As for the Rock, he’s caught in this mess too, but unlike his rival, he has the training and experience to deal more effectively with the situation because this is his job after all. He seems to be on his way to start doing his part in the rescue operations when he learns that his ex-wife, and later, his daughter are in danger. He promptly turns around and heads to San Francisco to try to save them and of course he succeeds in the end, though it does take a while since he doesn’t know where the daughter is. Then when it’s all over, he and his family can breathe a sigh of relief as they watch the skies fill with rescue choppers doing their thing and he says, “Now, we rebuild,” as if his part in the disaster relief is over and a new chapter is ready to begin in which they all live happily ever after.
But wait! Aren’t we forgetting something important here? Isn’t the Rock abandoning his general duty to rescue people in his more immediate vicinity when he goes on a wild goose chase to track down his family? Wouldn’t he be able to rescue more than two people if he approached the rescue operation in a more objective, organized way, such as if he just followed the orders issued by central command? Some would say that his family has to come first, that they’re his primary responsibility and that it’s not possible to be objective in that situation. This is understandable. Not many could blame him for his decision because they would probably do the same in that situation. But what would happen if all the rescue pilots did as he did? Well, hardly anyone would get rescued, save for those who just so happen to be in the immediate family of a rescue pilot! Seen in this light, this whole business starts to look less than heroic and even a bit self-serving, especially when we consider that government assets that are tasked with serving the public good are reallocated in this way. At least we must admit that the Rock ceases to be a true hero at this point in the movie. Any aid he spares along the way is merely incidental or instrumental to his main purpose, such as when he passes numerous people in distress but finally gives a ride to someone who has access to a plane that he can use to continue his meandering search for his daughter.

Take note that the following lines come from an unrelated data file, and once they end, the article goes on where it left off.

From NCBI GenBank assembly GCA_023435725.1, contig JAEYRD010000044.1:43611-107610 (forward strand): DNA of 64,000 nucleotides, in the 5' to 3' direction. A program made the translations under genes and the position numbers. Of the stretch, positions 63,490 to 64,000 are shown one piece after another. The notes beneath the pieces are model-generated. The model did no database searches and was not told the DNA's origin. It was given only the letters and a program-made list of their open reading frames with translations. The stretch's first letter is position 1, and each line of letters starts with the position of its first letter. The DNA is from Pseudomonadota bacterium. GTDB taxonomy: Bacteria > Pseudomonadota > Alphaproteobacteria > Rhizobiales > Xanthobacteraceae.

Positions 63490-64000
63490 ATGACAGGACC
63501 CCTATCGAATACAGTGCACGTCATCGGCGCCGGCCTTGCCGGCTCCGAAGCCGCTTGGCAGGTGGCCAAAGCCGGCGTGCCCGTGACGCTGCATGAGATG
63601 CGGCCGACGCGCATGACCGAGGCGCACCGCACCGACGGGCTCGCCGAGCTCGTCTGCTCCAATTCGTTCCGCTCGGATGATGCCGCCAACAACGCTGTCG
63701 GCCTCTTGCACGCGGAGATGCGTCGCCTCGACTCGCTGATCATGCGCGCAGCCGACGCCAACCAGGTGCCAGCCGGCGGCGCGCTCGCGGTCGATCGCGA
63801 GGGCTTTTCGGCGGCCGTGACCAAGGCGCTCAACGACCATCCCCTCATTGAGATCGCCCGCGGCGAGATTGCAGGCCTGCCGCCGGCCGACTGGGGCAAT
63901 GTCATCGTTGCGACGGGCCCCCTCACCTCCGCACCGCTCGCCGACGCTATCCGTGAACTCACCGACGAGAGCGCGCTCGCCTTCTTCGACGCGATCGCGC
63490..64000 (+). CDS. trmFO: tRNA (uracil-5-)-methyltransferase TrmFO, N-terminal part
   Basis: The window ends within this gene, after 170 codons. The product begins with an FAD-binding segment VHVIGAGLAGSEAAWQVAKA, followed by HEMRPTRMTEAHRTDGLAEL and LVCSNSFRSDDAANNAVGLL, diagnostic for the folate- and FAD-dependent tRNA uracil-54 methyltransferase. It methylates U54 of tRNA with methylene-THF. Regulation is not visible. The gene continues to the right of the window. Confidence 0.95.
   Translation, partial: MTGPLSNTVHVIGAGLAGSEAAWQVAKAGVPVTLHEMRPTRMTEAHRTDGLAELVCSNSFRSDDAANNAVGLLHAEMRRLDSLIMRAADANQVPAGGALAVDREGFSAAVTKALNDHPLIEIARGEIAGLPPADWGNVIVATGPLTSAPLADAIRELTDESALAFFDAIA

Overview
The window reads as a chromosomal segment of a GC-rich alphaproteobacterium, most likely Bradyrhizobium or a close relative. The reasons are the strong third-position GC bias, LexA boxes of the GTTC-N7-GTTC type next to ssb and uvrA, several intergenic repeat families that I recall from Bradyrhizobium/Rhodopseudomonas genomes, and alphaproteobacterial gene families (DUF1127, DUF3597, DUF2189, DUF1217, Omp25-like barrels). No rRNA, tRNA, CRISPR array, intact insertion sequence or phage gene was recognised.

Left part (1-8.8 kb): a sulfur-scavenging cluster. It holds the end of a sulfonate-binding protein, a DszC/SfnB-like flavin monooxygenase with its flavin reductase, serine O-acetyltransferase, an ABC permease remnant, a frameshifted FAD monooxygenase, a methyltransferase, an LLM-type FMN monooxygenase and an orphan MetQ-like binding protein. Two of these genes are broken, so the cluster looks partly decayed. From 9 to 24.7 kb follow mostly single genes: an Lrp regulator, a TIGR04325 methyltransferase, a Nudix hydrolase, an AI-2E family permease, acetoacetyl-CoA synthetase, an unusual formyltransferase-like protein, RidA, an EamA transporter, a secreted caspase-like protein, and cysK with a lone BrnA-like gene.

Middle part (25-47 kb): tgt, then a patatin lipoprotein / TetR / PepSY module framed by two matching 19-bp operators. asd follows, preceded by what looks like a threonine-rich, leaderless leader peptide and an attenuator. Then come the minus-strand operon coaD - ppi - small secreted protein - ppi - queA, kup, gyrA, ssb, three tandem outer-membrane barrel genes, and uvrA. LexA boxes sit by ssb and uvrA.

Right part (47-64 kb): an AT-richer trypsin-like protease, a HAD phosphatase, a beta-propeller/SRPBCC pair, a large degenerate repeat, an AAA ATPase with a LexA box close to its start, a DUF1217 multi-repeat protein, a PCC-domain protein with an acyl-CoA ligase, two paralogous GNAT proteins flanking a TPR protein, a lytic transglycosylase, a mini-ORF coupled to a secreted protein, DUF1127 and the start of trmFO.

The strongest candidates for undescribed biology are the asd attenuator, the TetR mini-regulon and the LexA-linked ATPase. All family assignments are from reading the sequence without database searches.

Now Mr. Fantastic warrants a second look as well. Since he lacks the training and experience for a heroic rescue, going to get help instead of sticking around to problem-solve with the ceiling collapsing all around him was probably the wise thing to do. But how should we judge his choice to flee the scene altogether after his brush with death? Doesn’t he still have a responsibility to protect the girl that was entrusted to him? Perhaps it is more accurate to see it less as a deliberate choice and more as a panicked impulse where his survival instinct overrode any prior deliberations he had been making up until that point. When people called his name, he was unresponsive, so consuming was his terror that he could think only of escape. One could argue that he ceased to be a moral agent – one capable of making moral decisions – at this point because he has lost the capacity for rational consideration and is therefore beyond moral blame. I suppose it’s a fair point that he could have tried to do something after his panic subsided, if it ever did, but this is purely speculative. Perhaps by time he came to his senses, he had a sort of epiphany or reshuffling of his priorities as people often do after a near-death experience. He must have decided that his primary responsibility was to himself and the protection of his own life, that the life of this girl does not matter as much, and by necessity, neither does any romantic relationship— certainly not if taking steps toward securing it will jeopardize his chances of escaping this disaster alive (or maybe he finally got that voice message from the mother and decided there’s no point in sticking his neck out for someone who is now out for his blood!). By consequently breaking off the relationship, he liberates himself from any tacit promises that impress upon him in the role of boyfriend, and also increases his chance of survival. There is nothing praiseworthy about this, but neither is it particularly immoral under these circumstances. It is not as if it is his own daughter and therefore he does not have quite the same filial bonds that urge the Rock to protect her as it’s in his interest to do so. It happens that both characters are acting purely in a self-interested way, just that Mr. Fantastic’s sphere of self-interested consideration happens by nature to be narrower than that of the Rock.